A cure for the end of ski season blues: biking through the tulips in the Netherlands.

By Wendy Clinch •  Updated: 05/14/19 •  5 min read

I know, I know: some of you are still skiing. Yes, I’m officially jealous.

But for those of us who’ve ended our seasons, I bid you good news: there’s life on the other side. Sure, if you’re like me, transitioning from skiing to not-skiing isn’t so easy. I wrote about this a few weeks ago: how about 10% of people get Seasonal Affective Disorder in reverse — the onset of summer triggers symptoms of depression. No, it’s not as common as winter SAD, but yes, it’s definitely something that happens.

So that’s why this year I decided to fight my blues by doing something that’s been on my bucket list for a number of years: biking through the Netherlands during tulip time. The idea of traveling by bike has benefits. You can get a perspective that’s up close and personal, something you don’t necessarily get when you travel by car or train. Plus the Netherlands is a cyclist’s paradise, with a network of bike trails that has to be seen to be believed: you can get just about anywhere by bike. And unlike my home state of Vermont, it’s all flat, so biking is easy-peasy.

Not being one for traveling in large groups, we went with an outfit called Tulip Cycling. Tulip Cycling has a great system: they map out the route, provide you with bikes and GPS, arrange and book the hotels, and cart your luggage from one place to another. It’s not a group ride; you go by yourself or with whomever you like. Travel averages about 43 km a day, though shorter, alternate routes are also available.

Our route.

We started our trip in Haarlem, a city to the northwest of Amsterdam that’s easily reachable by train. Our first day took us through a landscape that I never associated with the Netherlands: sand dunes along the coast of the North Sea. These brought the only hills we encountered on the entire trip.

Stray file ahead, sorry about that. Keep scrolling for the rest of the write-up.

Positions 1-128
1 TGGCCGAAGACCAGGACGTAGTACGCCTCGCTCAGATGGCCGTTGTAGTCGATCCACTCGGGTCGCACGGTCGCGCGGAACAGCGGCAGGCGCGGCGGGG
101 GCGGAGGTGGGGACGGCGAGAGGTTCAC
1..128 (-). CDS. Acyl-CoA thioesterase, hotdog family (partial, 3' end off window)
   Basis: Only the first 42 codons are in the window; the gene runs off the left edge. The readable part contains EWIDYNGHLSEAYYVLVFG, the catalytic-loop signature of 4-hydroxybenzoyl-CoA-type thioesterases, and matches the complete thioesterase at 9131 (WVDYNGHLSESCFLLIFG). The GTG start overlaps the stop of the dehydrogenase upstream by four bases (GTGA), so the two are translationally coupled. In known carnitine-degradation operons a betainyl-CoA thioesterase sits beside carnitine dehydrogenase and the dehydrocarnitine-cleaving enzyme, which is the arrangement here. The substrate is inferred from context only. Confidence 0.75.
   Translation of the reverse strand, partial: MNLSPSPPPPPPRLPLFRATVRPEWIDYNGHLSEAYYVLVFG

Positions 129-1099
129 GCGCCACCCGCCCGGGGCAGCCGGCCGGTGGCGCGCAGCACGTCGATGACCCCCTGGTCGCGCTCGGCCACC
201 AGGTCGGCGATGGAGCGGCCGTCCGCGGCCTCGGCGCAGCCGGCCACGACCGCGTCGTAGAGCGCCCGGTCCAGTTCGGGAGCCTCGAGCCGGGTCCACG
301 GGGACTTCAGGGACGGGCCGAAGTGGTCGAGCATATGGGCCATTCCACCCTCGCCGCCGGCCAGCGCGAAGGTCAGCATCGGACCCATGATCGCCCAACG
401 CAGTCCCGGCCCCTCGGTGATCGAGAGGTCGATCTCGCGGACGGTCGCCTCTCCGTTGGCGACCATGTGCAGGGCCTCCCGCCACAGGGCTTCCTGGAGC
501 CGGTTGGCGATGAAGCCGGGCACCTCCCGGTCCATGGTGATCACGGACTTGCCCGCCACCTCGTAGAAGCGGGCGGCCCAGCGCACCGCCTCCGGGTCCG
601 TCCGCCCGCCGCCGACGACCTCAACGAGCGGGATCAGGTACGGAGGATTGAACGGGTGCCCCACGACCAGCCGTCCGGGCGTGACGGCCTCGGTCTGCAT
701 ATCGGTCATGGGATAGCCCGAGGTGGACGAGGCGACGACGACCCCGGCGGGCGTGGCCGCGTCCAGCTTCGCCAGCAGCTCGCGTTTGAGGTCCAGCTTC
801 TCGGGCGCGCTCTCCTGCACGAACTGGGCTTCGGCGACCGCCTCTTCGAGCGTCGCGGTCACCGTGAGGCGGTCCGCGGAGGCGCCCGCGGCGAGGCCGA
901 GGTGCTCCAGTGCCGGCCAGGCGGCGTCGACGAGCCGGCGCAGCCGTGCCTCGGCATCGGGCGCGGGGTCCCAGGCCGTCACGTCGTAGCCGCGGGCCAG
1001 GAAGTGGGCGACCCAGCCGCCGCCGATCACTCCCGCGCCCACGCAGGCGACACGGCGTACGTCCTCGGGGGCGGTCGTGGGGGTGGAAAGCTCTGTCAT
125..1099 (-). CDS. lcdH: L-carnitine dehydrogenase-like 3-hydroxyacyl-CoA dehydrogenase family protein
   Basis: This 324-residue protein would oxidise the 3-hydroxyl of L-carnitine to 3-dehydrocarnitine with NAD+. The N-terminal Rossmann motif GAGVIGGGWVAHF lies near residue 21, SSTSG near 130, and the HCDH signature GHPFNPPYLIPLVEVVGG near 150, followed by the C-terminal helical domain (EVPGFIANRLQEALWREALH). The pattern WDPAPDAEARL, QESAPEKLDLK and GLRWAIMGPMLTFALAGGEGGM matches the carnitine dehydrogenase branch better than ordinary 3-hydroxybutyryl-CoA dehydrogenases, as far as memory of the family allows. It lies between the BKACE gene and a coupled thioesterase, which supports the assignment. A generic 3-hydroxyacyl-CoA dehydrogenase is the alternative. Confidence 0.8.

The landscape changed dramatically once we left the coast. In a few short miles we were biking through the country’s famous tulip fields, replete with gorgeous flowers in eye-popping colors.


We made a stop at the world famous Keukenhof gardens; the 90 acre spread makes it the largest garden in the world. One word: magnificent!

We spent our first night in Leiden. For those of you who’ve seen PBS series The Miniaturist, this is where the exteriors were filmed. There are gorgeous canal houses lining a network of canals.

Day 2 dawned rainy and windy, so we opted for a short alternate ride, bypassing The Hague, which I very much would’ve liked to see. However, the countryside was beautiful, the people friendly — a farmer even invited us into his barn during one intense downpour — and we actually ended up biking by an indoor ski slope.

Snowworld’s indoor ski park in Zoetermeer, NL.

We ended the day in Delft (yes, of blue tile fame), just in time for King’s Day. King’s Day is a national holiday marking the birth of King Willem-Alexander. The entire country celebrates. Businesses are closed and people crowd the streets to celebrate. It’s a huge, Netherlands-wide party.

King’s Day in Delft.

Day 3 brought us better weather. We biked from Delft to Gouda, a beautiful town and yes, home to the famous Gouda cheese.

Gouda town hall

The next day was spent traveling through beautiful countryside, including a stop at Kinderdijk, a UNESCO World Heritage site that features 19 monumental windmills built between 1738 and 1740, the largest concentration of old windmills in the Netherlands. We ended the day at Schoonhaven, a lovely town known for its silver work.

Windmills at Kinderdijk

Our last day of biking brought us to Utrecht, a Dutch town known for both its university and its canals. Here we stayed in perhaps the coolest accommodations of the entire trip: an apartment in a converted wharf cellar along a canal. Utrecht is the only city in the Netherlands with wharf cellars, many of which have been converted into restaurants or apartments.

Wharf cellars along a canal in Utrecht.

We followed our bike trip with four days in Bruges, Belgium. Known for its medieval buildings, cobblestone streets, and lovely canals, Bruges has a UNESCO-protected historic core and is a lovely place to explore.




All in all, a great trip. Did all this make me miss skiing less? No. But it did remind me that yes, there are plenty of other things to enjoy when your season is over. Traveling to different places is one of them.

I’d do it again in a heartbeat.


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